There are few things I have experienced in my 21 years on this terrestrial ball as optimistic as the beginning of a new year of undergraduate study.
As I watch school start for my friends and acquaintances--as I watch from the outside--I'm impressed with the unbridled positive spirit which lives and breathes on campus. Impressed, and a little amused.
Lest the following post sound like sour grapes from a recent post-grad, let me remind my constant readers that I experienced the illogicality of Fall Optimism, and I drank it to its dregs. More than most, perhaps.
First, there's the issue of Coping With The Loss Of Summer: inevitably, the complaint is that summer was too short. But since Wisconsin draws out its summers into mid-September (often later), the weather will not have changed yet. In fact, many moving-in students probably wish for a cooler wind to whisk through the futon- and TV-clogged hallways. And the first week, we reassure ourselves, the first week of classes is always easy.
Which brings us to the second hurdle to be overcome by Fall Optimism: the discipline of school after a summer of...something else. Some were able to relax and take their ease; for them the hurdle is higher. Those who worked hard all summer to make spending money for the fall? Well, they're already in a disciplined mindset--but even so, academic discipline is different from working-world discipline.
So how is this hurdle overcome? By forgetfulness. We don't remember just how draining a 15-page paper on the minor differences between John Locke's and Jean-Jacques Rousseau's vision of mankind can be. We forget the sick feeling that comes with looking at the syllabus and realizing that no, that test isn't next week, it's tomorrow, and did I study for it? Is the Pope Presbyterian?
Instead of those things, we remember the day that our one prof jumped up and down when he was talking about Portia in The Merchant of Venice, or we remember how the other prof is a department head so he cancels class fairly often, or we remember the time we listened to Bob Dylan songs the whole class period.
We remember the positive.
The same goes for on-campus activities that we participate in. We don't remember the blinding, sickening drag of getting up coffeeless on a Saturday morning to help with set build for the fall musical. We don't remember the frantic scheduling, the wheeling and dealing necessary to make sure that neither one of our on-campus jobs needs us for Tuesday night, because that's when the writing workshop is--oh wait, I was supposed to take my buddy shopping. Gotta text him quick...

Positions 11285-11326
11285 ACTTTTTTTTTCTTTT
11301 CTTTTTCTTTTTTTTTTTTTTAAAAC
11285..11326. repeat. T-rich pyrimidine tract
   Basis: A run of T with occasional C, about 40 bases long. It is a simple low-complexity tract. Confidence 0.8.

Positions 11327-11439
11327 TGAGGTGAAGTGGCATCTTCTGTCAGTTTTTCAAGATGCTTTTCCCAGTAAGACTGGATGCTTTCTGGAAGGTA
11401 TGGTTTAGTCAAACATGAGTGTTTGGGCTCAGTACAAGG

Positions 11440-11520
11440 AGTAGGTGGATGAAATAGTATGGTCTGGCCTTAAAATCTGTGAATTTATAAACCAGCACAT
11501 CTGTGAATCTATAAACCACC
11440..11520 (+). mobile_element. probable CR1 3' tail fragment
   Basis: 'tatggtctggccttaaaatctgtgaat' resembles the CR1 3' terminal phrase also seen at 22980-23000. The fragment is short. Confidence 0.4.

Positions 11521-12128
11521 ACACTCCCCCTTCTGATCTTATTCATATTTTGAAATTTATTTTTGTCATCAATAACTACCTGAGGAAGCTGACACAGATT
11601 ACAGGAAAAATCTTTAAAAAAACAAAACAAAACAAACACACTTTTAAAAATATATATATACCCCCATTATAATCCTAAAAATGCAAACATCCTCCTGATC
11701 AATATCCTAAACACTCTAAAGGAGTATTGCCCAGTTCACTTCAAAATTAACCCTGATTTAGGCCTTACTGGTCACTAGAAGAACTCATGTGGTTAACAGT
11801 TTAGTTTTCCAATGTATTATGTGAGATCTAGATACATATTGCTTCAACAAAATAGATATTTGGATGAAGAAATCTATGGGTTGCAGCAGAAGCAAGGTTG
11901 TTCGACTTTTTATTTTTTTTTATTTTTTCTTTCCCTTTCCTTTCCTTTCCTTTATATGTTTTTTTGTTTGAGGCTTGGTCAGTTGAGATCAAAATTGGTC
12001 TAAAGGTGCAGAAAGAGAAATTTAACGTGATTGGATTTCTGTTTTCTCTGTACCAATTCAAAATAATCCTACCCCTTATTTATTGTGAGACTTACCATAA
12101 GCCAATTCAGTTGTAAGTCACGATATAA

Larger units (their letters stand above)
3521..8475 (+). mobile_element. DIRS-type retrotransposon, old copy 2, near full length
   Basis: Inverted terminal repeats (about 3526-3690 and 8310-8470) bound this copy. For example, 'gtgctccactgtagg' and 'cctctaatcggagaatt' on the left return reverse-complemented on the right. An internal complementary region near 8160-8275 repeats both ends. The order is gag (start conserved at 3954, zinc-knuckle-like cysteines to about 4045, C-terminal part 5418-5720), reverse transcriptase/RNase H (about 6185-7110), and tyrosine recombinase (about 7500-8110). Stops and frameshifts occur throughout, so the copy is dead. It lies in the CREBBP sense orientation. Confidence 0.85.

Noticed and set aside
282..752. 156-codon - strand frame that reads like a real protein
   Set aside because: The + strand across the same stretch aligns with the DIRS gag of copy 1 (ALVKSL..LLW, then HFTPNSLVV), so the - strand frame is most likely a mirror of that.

Instead, we remember the glow of satisfaction as we take our bows at curtain call.
And we forget the intricate webs of relationship that we entangle ourselves in while we're at school. In our delight to see everyone once again, we forget that one's emotional instability, this one's immaturity, that one's inability to take a hint and LEAVE, for Pete's sake, because SOME OF US have to be up at 8am tomorrow for a meeting. We don't see the potential for new pains, new struggles, and new sorrows. We look at our friends, associates, acquaintances, with rose-colored glasses.
This post seems to be shaping into a condemnation of the idiots returning to school, how they can't live in the real world, how they must practice self-deception to survive the harsh realities of college. But fear not, gentle reader: for now comes the Shyamalanian twist.
I applaud the Fall Optimism of whose waters so many returning (and new) students drink deeply. And I applaud the students who are mature enough to drink of those waters.
When confronted with something massive and fanged, one may run and hide, or despair, or gird one's loins up with confidence and self-respect. Those who run forsake the potential glory of defeating the monster. Those who despair are often consumed by the monster. But those who stand tall in their own two shoes, screw their courage to the sticking-point, and face the monster head-on have the greatest chance of victory.
I have seen people leave school because those papers or those tests or those presentations were too much. I have seen people become cynical, hate-filled shells of themselves, all their energy wasted on hating their alma mater. And I have seen people emerge triumphant, because they could cope. They drank from the well of Fall Optimism; they found a way to cope with the depressing aspects of college; and then they raised their shields and dashed headlong into the maw of Semester I.
Hail, students. We who know your toil salute you.
Long live hope.